The goal is to make the job of software trying to determine the list of products accessible to a client a simple mechanism, instead of requiring a traversal through all container products, their sub-container products, etc etc etc.

Three questions:

a) Is there a better data-model for this scenario?

b) Is there a different mechanism to simplify the management of access authorization for this large set of products?

c) How would you go about making the obtention of the list of non-container products available to a client as simple as possible?

I appreciate the collective's input. Thanks in advance!

Update: Limiting the number of nested products is not an option for business reasons.

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2 Answers 2

up vote 3 down vote accepted

Since you're using SQL 2005 you should have access to common table expressions (CTEs) which makes the recursion of finding the children of a product much easier. You might want to look into CTEs and see if that's sufficient for what you're doing.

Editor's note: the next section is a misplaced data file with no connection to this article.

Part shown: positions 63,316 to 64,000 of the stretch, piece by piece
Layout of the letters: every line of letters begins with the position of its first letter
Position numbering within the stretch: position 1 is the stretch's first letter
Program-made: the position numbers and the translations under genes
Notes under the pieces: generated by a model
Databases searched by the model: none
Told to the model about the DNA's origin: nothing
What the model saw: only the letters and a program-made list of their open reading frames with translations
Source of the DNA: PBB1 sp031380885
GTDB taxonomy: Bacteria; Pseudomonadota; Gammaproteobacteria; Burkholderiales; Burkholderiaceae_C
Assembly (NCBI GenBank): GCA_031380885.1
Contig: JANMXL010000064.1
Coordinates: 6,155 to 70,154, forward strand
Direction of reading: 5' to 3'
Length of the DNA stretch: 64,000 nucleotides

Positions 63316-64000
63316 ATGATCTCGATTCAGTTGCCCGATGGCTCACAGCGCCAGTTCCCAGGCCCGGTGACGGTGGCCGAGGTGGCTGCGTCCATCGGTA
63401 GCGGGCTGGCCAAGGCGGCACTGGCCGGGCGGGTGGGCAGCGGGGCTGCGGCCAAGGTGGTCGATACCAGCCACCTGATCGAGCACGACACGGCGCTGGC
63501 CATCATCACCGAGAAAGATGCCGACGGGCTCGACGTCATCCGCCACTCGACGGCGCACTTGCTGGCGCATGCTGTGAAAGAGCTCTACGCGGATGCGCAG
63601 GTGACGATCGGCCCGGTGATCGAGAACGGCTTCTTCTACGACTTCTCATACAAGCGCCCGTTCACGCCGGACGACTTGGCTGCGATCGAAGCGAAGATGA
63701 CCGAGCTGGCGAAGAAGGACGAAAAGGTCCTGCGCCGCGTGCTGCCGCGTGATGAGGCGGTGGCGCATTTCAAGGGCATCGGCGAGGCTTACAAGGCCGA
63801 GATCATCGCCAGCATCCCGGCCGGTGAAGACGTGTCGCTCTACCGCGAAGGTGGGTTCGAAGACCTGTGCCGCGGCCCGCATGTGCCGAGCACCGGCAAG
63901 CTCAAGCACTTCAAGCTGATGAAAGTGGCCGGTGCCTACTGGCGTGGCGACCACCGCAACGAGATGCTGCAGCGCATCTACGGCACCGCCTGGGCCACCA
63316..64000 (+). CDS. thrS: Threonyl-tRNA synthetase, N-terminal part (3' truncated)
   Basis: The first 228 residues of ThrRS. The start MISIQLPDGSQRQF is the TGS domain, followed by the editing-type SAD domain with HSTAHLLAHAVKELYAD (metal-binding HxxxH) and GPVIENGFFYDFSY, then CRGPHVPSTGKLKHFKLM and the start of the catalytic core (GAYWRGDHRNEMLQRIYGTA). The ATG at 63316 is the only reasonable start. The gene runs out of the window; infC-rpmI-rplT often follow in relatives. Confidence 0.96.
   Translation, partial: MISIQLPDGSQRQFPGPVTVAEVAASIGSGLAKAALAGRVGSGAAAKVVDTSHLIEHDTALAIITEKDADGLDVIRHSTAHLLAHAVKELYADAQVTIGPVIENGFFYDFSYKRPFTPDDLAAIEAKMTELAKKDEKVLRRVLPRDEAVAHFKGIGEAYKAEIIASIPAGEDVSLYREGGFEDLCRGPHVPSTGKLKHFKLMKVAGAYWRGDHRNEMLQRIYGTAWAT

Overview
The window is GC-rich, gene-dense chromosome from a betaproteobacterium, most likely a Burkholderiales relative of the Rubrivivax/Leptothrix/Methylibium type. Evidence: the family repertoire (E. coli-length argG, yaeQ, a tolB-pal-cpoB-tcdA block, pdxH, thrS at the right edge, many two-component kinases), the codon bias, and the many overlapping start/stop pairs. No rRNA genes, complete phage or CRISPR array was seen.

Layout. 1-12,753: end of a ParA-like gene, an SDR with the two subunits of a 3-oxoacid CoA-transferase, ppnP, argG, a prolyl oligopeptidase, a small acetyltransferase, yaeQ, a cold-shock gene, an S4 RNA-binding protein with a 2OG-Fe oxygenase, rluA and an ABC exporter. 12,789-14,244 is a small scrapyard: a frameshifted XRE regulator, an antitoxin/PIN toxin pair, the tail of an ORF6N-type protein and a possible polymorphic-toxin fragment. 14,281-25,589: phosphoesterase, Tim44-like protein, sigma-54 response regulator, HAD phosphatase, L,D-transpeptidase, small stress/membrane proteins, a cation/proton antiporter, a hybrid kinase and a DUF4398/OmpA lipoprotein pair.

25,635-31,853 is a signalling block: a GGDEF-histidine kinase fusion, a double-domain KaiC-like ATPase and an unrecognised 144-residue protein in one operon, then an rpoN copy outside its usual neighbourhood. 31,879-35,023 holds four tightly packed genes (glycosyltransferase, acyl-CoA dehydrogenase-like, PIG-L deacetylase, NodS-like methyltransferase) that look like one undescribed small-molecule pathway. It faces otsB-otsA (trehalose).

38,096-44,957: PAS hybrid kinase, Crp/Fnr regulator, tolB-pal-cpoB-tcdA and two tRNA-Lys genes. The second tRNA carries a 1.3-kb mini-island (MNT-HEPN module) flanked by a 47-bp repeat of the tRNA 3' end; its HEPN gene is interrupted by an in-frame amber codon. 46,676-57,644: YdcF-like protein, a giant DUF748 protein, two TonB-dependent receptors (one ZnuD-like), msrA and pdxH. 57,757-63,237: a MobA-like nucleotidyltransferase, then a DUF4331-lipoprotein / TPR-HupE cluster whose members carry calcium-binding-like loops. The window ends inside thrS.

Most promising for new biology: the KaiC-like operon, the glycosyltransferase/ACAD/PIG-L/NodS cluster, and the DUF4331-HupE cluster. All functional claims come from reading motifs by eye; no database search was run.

Also, I don't recall this specific scenario and my copy of the book is at home, but Joe Celko wrote a very good book on modeling hierarchies and trees in an RDBMS. It's probably worth looking into to see if there is a better model for this. He had a few rather ingenious ones for other scenarios that didn't seem obvious at first, but which are very efficient. Even if there isn't a direct match, some of the techniques which he uses might be useful.

The model which you have is what's referred to as the adjacency list model. Celko also shows how to model hierarchies using what are called the nested set model and the path enumeration model.

The nested set model may seem a little complicated at first, but it's actually simple in a way. It's more expensive for updating, but selects from it are VERY fast compared to just about any other way to model hierarchies. You can find an abbreviated description of it here. Since a product can be contained in multiple trees you would have to adapt it slightly for your case.